to feed your birds….take empty toilet paper rolls, smear with peanut butter then rolls in bird seed and place on the branches of a tree.
Which reminded us of this one, and it also makes a great Christmas gift:
Tie a ribbon to the tip of a large pinecone, smear the pinecone with peanut butter, and then roll in birdseed. The finches especially love this idea, and you can color code it for the season: red or green ribbons for Christmas, pastel ribbons for Easter, etc. I have, in the past, also dribbled food colorings in corresponding colors to make it more festive if giving as a gift.
Another recycling center find was this great hanger! We never figured out exactly what it was for originally, but it sure found a place in our home. We simply suspended between two porch posts, and it has the rings that slide back and forth, great for hanging different sized plants..another benefit? It can hold a lot of hummingbird feeders!
Speaking of our beloved hummingbirds, no need to be suckered into buying the expensive commercial nectar, and no, it does not have to be red!
We make a gallon at a time and keep in the fridge, using this basic recipe:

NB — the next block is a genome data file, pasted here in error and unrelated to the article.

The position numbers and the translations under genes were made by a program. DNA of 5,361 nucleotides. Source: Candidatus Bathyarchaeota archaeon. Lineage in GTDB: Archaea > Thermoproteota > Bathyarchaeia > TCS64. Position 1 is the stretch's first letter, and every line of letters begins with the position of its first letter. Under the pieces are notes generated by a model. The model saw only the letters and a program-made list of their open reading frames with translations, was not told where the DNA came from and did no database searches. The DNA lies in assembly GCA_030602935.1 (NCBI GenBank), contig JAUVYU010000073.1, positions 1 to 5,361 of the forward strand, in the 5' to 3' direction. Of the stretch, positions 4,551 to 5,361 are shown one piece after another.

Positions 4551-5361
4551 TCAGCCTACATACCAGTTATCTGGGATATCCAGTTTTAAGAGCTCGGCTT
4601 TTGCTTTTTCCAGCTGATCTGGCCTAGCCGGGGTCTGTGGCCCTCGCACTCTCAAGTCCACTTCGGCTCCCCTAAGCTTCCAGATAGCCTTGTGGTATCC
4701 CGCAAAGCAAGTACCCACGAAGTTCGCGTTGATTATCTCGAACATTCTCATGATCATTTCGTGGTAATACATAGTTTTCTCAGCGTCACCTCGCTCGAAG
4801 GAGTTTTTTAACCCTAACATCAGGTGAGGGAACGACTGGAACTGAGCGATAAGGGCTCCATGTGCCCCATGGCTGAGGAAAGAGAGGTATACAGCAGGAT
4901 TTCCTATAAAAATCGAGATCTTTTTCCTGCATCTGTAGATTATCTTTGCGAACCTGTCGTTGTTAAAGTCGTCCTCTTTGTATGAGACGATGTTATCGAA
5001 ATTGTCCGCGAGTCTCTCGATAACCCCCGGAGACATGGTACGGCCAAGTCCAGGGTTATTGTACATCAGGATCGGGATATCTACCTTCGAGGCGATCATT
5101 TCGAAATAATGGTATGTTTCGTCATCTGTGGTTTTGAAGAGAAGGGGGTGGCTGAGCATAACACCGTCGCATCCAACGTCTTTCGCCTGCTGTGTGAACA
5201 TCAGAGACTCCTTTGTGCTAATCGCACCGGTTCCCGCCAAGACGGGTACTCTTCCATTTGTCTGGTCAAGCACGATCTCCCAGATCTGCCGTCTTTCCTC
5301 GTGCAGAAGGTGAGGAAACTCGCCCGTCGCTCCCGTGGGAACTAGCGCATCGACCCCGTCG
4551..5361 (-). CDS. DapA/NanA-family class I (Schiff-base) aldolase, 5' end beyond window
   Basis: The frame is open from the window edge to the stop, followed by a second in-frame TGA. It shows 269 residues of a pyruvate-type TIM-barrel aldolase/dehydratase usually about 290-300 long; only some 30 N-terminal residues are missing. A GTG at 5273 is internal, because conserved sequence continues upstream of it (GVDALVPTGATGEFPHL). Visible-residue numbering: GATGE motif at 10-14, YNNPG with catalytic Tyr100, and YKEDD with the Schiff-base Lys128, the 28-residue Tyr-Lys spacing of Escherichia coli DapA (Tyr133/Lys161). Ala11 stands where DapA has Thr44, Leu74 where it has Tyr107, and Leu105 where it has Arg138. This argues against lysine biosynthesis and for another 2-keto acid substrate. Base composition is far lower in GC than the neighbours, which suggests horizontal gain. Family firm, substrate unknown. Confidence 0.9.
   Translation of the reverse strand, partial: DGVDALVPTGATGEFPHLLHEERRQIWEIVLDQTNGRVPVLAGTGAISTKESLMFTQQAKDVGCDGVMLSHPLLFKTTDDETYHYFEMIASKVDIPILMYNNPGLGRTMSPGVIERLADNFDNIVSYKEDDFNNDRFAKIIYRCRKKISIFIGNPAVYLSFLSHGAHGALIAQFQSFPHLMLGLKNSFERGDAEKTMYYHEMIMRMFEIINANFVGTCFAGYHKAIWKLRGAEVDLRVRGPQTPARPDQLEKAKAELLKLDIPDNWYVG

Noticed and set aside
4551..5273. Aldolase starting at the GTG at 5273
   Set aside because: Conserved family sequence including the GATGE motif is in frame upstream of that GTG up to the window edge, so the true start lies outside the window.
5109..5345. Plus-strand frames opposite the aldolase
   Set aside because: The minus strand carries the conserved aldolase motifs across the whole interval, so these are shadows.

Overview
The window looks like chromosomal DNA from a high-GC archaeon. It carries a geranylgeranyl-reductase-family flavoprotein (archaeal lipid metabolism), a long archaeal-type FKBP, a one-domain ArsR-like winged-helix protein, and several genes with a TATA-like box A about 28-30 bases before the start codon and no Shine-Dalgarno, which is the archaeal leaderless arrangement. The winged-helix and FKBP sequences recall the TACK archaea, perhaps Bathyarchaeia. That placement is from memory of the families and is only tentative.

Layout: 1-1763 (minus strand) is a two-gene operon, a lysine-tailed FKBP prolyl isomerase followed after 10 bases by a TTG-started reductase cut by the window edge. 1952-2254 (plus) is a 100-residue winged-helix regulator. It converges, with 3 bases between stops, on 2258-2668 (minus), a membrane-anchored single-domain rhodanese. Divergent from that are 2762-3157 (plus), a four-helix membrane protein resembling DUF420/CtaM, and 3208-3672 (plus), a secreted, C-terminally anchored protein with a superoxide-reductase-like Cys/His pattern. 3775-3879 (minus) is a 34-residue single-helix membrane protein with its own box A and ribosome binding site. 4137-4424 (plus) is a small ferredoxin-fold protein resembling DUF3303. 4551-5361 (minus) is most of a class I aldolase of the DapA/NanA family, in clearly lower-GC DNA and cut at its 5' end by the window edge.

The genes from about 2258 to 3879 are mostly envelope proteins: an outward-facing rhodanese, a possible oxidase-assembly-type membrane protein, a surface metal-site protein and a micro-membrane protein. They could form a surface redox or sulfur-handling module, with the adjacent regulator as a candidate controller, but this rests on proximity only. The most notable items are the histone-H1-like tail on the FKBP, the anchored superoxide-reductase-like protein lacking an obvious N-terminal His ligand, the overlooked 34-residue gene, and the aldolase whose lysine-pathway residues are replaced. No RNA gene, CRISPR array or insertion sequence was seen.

(special note? remove all yellow on feeder (those little yellow plastic flower tabs?) the yellow is attractive to both wasps and bees)
1 cup sugar and 3 cups hot water, stir until clear, then refrigerate..no need for food coloring, trust me, the birds do NOT care!
easily grown other hummingbird attractors? cardinal vine (which can be invasive, so be careful), hummingbird bushes, and most gardening catalogs now offer a “hummingbird garden” selection..
Our 3rd recycling find was this: It was a nativity, so I removed the small statues, and am going to remove the false “moss” (just in case, since I don’t know if it’s toxic), add a hanger, and now it’s a bird feeder, complete with top!
The more we can keep out of our landfills, the better, so follow thru on that first idea if you can..no telling what you might turn something into, or what creative timesaver you may find. We’d love to hear from others on this, so please feel free to add comments and suggestions..we want to hear from you!